Previous studies indicate that motor coordination may be achieved by assembling task-dependent combinations of a few muscle synergies, defined here as fixed patterns of activation across a set of muscles. Our recent study of severely impaired chronic stroke survivors showed that some muscle synergies underlying isometric force generation at the hand are altered in the affected arm. However, whether similar alterations are evident in stroke survivors with lesser impairment remains unclear. Accordingly, we examined muscle synergies underlying spatial patterns of elbow and shoulder muscle activation recorded during an isometric force target matching protocol performed by 16 chronic stroke survivors, evenly divided across mild and moderate impairment levels. We applied non-negative matrix factorization to identify the muscle synergies and compared their structure across groups, including previously collected data from six age-matched control subjects and eight severely impaired stroke survivors. For all groups, EMG spatial patterns were well explained by task-dependent combinations of only a few (typically 4) muscle synergies. Broadly speaking, elbow-related synergies were conserved across stroke survivors, regardless of impairment level. In contrast, the shoulder-related synergies of some stroke survivors with mild and moderate impairment differed from controls, in a manner similar to severely impaired subjects. Cluster analysis of pooled synergies for the 30 subjects identified seven distinct clusters (synergies). Subsequent analysis confirmed that the incidences of three elbow-related synergies were independent of impairment level, while the incidences of four shoulder-related synergies were systematically correlated with impairment level. Overall, our results suggest that alterations in the shoulder muscle synergies underlying isometric force generation appear prominently in mild and moderate stroke, as in most cases of severe stroke, in an impairment level-dependent manner.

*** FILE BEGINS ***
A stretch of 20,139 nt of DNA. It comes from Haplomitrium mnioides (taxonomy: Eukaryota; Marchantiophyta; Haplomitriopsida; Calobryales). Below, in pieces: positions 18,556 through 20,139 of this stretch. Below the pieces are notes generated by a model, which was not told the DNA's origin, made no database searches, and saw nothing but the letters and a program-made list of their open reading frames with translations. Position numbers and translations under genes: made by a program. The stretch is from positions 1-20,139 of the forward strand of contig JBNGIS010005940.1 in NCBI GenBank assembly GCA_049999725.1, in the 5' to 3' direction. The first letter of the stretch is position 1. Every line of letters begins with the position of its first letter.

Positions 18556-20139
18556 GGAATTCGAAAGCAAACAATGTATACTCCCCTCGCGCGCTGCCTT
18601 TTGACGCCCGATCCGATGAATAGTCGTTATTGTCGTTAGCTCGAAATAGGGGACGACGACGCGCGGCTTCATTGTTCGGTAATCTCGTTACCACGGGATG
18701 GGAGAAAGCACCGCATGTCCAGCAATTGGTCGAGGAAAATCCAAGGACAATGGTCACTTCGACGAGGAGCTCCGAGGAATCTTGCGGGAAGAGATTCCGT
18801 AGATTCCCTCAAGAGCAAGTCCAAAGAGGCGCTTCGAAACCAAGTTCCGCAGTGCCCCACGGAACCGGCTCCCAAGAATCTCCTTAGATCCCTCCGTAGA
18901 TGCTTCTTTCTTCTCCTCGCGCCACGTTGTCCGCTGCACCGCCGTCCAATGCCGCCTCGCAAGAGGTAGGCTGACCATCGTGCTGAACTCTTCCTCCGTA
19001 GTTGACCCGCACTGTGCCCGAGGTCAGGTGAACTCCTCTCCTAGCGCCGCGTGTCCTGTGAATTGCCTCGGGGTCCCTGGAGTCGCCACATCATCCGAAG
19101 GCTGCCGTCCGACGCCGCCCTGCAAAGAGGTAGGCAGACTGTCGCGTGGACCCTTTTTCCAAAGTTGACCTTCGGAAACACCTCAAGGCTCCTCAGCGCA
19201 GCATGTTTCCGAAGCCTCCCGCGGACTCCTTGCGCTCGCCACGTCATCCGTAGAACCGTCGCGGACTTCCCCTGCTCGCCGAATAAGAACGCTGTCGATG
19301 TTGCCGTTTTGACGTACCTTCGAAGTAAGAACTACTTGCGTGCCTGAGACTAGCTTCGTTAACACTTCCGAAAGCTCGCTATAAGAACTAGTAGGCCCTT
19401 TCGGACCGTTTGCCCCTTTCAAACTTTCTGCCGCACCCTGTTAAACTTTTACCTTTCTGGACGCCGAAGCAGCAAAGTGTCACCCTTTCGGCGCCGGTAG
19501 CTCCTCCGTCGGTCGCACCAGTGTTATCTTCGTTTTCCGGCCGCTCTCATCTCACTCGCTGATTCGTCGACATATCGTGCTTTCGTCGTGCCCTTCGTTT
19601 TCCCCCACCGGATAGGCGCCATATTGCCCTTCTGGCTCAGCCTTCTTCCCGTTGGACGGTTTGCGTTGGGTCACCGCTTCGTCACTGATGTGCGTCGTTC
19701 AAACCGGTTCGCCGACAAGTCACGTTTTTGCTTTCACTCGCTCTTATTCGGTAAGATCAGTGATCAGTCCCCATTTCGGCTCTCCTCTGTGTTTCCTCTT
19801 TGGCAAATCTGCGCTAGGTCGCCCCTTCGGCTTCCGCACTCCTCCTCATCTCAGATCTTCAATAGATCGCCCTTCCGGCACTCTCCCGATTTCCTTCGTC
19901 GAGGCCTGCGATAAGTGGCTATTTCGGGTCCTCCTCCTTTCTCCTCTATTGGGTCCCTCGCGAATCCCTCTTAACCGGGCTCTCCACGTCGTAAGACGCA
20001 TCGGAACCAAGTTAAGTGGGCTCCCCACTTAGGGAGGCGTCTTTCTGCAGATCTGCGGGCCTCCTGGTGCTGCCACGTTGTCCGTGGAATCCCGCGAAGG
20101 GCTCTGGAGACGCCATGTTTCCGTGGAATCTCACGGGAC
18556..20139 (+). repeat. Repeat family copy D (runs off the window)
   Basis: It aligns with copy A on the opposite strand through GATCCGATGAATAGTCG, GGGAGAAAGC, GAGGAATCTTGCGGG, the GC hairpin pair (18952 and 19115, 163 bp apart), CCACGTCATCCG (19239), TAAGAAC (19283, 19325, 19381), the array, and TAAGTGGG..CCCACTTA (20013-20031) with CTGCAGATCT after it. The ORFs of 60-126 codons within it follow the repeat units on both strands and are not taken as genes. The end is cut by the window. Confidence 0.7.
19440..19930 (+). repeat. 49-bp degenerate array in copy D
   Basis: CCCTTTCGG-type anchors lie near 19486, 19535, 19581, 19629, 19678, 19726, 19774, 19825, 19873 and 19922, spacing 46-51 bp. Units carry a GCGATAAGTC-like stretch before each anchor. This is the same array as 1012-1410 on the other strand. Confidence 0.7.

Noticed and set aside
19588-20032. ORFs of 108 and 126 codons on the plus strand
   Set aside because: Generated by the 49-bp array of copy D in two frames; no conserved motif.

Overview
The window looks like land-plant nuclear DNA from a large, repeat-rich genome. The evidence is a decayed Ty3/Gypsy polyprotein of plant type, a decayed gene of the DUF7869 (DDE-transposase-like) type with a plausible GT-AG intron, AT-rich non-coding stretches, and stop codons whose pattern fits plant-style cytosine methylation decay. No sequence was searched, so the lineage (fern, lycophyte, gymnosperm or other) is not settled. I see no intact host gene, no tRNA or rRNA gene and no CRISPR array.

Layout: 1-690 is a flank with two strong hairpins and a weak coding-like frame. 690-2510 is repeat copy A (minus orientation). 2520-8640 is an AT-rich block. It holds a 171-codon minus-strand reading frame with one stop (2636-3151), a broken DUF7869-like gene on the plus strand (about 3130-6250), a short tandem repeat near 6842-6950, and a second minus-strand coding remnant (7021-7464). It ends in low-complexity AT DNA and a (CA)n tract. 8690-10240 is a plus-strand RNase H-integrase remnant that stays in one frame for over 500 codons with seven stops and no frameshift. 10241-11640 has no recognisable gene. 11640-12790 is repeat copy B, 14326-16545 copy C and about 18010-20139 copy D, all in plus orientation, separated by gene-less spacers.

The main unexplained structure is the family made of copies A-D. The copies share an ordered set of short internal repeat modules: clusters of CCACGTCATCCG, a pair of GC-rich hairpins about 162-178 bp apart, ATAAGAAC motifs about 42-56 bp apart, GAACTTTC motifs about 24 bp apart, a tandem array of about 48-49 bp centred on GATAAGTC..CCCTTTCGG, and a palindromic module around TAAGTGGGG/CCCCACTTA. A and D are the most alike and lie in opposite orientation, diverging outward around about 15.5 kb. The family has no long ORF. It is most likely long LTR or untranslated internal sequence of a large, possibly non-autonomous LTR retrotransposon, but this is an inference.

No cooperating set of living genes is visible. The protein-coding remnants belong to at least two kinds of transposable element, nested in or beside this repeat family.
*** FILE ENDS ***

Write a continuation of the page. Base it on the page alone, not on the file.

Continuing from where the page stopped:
Roh, J., Rymer, W. Z., & Beer, R. F. (2015). Evidence for altered upper extremity muscle synergies in chronic stroke survivors with mild and moderate impairment. Frontiers in Human Neuroscience, 9(FEB). https://doi.org/10.3389/fnhum.2015.00006